Biogeography and Floating Islands

A question for both biblical creationists and uniformitarian secular scientists is how creatures dispersed to different continents. This is called biogeography. Land bridges during low sea levels probably occurred, but would not provide for large migrations.

Then there is rafting (making use of floating islands of vegetation). Those things exist today, but secular scientists admit that there are numerous difficulties involved for carrying living things out across the oceans to other continents. Uniformitarian scientists are assuming things today have been the same in the past. Wrong.

How creatures traveled across oceans to different continents interests both creationists and secular scientists. Floating islands are a possibility in creation science models.
Floating Islands, Titicaca Lake, Peru, Flickr / Emmanuel Dyan (CC BY 2.0)
When one considers creation science Genesis Flood models, floating islands as a means of travel make much more sense. After the Flood, conditions were changing and the Ice Age was beginning. Meanwhile, fruitful critters were multiplying. The Flood was a violent event, and the floating islands seen today are far different from what would have existed back in those days.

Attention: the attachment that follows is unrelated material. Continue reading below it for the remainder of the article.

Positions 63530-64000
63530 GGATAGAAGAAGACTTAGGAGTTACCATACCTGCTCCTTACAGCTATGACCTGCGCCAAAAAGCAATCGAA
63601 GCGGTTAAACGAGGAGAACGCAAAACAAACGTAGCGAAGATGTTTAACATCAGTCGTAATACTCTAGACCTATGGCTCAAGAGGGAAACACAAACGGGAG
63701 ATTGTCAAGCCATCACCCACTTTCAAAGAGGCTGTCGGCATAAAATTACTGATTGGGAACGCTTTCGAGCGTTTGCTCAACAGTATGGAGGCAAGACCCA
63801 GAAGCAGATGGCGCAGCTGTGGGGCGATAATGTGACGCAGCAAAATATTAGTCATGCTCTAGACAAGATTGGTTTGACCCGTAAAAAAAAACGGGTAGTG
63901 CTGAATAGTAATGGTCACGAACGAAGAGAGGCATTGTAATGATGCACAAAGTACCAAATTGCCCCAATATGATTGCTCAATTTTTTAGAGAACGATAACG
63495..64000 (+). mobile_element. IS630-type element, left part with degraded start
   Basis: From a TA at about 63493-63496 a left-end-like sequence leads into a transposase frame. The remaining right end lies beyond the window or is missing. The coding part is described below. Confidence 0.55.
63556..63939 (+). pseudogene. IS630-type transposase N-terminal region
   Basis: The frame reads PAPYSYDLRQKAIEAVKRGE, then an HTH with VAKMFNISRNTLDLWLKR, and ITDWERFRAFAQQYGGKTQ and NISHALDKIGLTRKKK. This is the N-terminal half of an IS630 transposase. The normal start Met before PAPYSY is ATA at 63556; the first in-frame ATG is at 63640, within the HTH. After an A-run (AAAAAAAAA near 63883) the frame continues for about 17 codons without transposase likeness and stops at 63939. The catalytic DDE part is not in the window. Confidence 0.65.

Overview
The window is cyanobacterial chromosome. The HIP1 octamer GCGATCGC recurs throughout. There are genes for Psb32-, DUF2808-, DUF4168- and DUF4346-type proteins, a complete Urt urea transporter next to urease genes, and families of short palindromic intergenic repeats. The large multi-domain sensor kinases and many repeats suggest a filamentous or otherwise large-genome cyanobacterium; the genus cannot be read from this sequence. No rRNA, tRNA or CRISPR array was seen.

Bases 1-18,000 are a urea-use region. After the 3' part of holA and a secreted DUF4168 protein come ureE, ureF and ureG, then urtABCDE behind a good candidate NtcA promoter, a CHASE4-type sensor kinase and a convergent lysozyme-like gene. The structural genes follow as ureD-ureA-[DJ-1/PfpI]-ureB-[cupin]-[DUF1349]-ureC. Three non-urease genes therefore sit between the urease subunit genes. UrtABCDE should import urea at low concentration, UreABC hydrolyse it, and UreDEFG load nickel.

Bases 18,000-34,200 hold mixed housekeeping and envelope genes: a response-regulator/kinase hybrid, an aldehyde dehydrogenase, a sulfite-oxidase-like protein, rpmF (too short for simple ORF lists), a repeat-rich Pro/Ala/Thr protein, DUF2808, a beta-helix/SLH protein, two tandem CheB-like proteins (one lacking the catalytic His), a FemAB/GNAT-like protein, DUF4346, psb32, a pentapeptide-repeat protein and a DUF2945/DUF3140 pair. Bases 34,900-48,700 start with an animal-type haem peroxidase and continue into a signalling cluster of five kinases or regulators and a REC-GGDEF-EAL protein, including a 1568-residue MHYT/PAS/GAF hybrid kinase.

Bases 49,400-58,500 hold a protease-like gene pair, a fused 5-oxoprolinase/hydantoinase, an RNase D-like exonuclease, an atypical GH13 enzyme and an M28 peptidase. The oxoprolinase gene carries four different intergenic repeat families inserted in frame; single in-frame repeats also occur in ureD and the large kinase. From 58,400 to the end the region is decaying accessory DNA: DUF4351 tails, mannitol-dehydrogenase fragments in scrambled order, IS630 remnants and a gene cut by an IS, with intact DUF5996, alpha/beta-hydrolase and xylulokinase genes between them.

Both uniformitarian and creation scientists find it challenging to explain how plants and animals migrated to where they are today other than by land bridges and simple migration. Uniformitarian scientists at one time thought, against all odds, that many of these organisms had to have rafted long distances on vegetation mats that were ripped up during storms. Then, when plate tectonics was accepted in the 1960s and 1970s, they thought their biogeographic difficulties were solved. The organisms could simply have ridden the plates to their destinations. However, further analysis has shown that plate tectonics, the vicariance theory, would work for only a few organisms. Outstanding examples that necessitate rafting include finding various similar mammals in both Africa and Madagascar and monkeys and rodents that somehow made the trip from Africa to South America.

To read the rest, set sail for "A floating island with growing trees and monkeys observed."